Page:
This study has highlighted the utilisation of morphology and phylogeography to make sound decisions on drawing taxonomic boundaries between ESUs. Formalising the taxonomy of ESUs identified by Klunzinger et al.27 and Benson et al.28 for Westralunio taxa will be beneficial for conservation management of the species and subspecies identified in this study. We suggest that a similar approach of taxonomic division may be applied to other freshwater fauna of the region (and elsewhere), such as for the multiple lineages of pygmy perches or galaxiid fishes alluded to by Morgan et al.98 and Buckley et al.99. Furthermore, the taxonomic approach illustrated in our study should be applied to other as yet undescribed ‘cryptic species’ of Australian freshwater mussels92,100,101 as a way forward in resolving taxonomic uncertainty within the group.


Mapping and provenance

River basins within the South West Coast Drainage Division of Australia as defined under AWRC102. Spatial data were mapped as vector data in QGIS Desktop 3.24.3 ( using the GCS_GDA_1994 coordinate system103. The country outline for Australia was drawn from the GADM database (, version 2.0, December 2011 under license. The rivers were mapped from the Linear (Hierarchy) Hydrography of Western Australia dataset (, under license.

Gross anatomy

Siphon characters, which are not easily examined in preserved specimens (for example, due to tissue contraction and discolouration), were observed in live specimens of W. carteri in the Canning and Margaret Rivers with mask and snorkel and photographed in their natural state with a waterproof digital camera. Tissue anatomy of freshly dead and preserved specimens was examined employing well-established dissection methods10 on specimens collected for data published by Klunzinger et al.27. For shell sculpture examination, we drew on data published by Zieritz et al.46. Individual specimens of dry shells lacking soft anatomy, also examined for shell shape and measured morphometrically (see below) were examined for the arrangement of adductor and retractor muscle scars following McMichael & Hiscock10.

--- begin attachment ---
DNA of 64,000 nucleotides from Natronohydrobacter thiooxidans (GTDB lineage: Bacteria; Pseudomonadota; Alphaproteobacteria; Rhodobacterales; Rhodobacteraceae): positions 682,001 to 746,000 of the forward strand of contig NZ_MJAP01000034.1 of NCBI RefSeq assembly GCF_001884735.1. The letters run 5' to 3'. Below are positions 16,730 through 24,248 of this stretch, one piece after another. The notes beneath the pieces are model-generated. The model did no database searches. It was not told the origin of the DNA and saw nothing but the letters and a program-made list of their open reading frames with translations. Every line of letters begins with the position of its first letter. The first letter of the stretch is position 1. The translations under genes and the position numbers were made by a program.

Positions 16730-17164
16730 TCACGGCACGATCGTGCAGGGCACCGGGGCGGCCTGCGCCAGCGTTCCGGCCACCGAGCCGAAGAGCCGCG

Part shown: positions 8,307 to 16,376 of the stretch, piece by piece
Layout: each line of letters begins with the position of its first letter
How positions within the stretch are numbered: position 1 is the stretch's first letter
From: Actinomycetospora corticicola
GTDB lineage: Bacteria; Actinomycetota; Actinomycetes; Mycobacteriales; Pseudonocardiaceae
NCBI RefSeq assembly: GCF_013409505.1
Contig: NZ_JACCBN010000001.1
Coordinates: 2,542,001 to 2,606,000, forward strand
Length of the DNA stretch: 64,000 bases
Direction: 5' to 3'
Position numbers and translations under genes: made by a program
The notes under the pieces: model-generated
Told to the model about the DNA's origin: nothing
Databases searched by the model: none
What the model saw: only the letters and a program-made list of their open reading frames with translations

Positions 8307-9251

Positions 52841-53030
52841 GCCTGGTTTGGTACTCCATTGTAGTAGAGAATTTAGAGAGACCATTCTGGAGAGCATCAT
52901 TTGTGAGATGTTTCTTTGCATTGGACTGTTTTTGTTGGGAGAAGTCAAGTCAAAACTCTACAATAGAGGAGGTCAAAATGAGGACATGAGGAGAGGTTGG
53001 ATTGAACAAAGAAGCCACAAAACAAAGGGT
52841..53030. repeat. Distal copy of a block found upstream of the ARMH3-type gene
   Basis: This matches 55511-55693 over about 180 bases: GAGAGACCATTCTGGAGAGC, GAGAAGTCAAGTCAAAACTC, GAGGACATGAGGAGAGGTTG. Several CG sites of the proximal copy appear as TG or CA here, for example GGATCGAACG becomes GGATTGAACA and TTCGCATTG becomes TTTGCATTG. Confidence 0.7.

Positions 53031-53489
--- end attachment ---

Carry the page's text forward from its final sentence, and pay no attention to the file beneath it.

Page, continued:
Genetic methods

Sequence alignment construction

We assembled mitochondrial Cytochrome c Oxidase Subunit I (COI) and 16S rDNA (16S) gene sequences originally published by Klunzinger et al.27 and Benson et al.28. Available nuclear gene sequences (18S and 28S rDNA) were not used in our analysis because they have insufficient variation to be informative28. Sequences were retrieved from GenBank, along with sequences for two other Hyriid species for use as outgroups (Velesunioninae: Velesunio ambiguous (Philippi, 184726) and Hyriinae: Hyridellini: Cucumerunio novaehollandiae (Gray, 183494)) (see Table 3). We limited the outgroup species to two hyriids in our tree because of the extreme divergence of W. carteri, even from other Hyriidae (see Graf et al.21). Individual alignments for both genes were built using the ClustalW accessory application in Bioedit 7.2.5104, before inspecting and trimming to equal length in MEGA X version 10.1.8105.

Table 3 Taxa used for phylogenetic analyses.

Phylogenetic analyses and species delimitation

The COI alignment, including outgroups, was reduced to unique haplotypes using DnaSP v6106. Individual haplotype names correspond to those used in Benson et al.28. The alignment was partitioned by codon position in Mesquite version 3.61107, and the best fitting substitution model for each partition was identified by jModelTest108. This alignment was then used to construct Maximum likelihood (ML) and Bayesian inference (BI) trees in W-IQ-TREE109 and MrBayes version 3.2.7a110 respectively. The ML analysis was performed with 10,000 ultrafast bootstrap replicates using the standard settings of the selected substitution models. The BI analysis was performed with two independent runs of 1 × 107 generations sampling every 500 generations to achieve an average standard deviation of the split frequencies that was consistently < 0.01, and ESS values > 200. Convergence of the MCMC chains was also confirmed in Tracer version 1.7.1111. In order to determine the number of distinct taxa within W. carteri, three methods of species delimitation were applied to the COI dataset, excluding outgroups. Firstly, the distance-based method, Assemble Species by Automatic Partitioning (ASAP)112, was implemented using the Jukes-Cantor (JC69) option on the online webserver ( Secondly, a statistical parsimony method was run in TCS 1.21113 using a 95% connection limit. Finally, the BI tree was assessed using Bayesian implementation of the Poisson Tree Process (bPTP)114 on the bPTP webserver ( with the maximum allowable number of MCMC generations (5 × 105) and 20% burn-in. The ML and BI trees were edited in FigTree v1.4.4 ( and Inkscape v1 (